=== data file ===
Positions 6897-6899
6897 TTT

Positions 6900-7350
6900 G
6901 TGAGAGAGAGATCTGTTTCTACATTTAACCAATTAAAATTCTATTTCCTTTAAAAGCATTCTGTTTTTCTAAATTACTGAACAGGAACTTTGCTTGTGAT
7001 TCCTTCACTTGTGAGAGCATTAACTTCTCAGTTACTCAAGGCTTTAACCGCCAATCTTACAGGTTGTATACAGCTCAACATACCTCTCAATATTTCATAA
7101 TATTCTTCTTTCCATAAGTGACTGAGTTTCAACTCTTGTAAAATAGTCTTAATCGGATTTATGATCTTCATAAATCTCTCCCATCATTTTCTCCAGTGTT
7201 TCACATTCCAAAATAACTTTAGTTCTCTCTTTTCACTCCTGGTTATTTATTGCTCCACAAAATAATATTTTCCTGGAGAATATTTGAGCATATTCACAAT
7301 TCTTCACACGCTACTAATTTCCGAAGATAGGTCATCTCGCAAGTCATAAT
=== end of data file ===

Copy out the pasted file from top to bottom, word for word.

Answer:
Positions 6897-6899
6897 TTT

Positions 6900-7350
6900 G
6901 TGAGAGAGAGATCTGTTTCTACATTTAACCAATTAAAATTCTATTTCCTTTAAAAGCATTCTGTTTTTCTAAATTACTGAACAGGAACTTTGCTTGTGAT
7001 TCCTTCACTTGTGAGAGCATTAACTTCTCAGTTACTCAAGGCTTTAACCGCCAATCTTACAGGTTGTATACAGCTCAACATACCTCTCAATATTTCATAA
7101 TATTCTTCTTTCCATAAGTGACTGAGTTTCAACTCTTGTAAAATAGTCTTAATCGGATTTATGATCTTCATAAATCTCTCCCATCATTTTCTCCAGTGTT
7201 TCACATTCCAAAATAACTTTAGTTCTCTCTTTTCACTCCTGGTTATTTATTGCTCCACAAAATAATATTTTCCTGGAGAATATTTGAGCATATTCACAAT
7301 TCTTCACACGCTACTAATTTCCGAAGATAGGTCATCTCGCAAGTCATAAT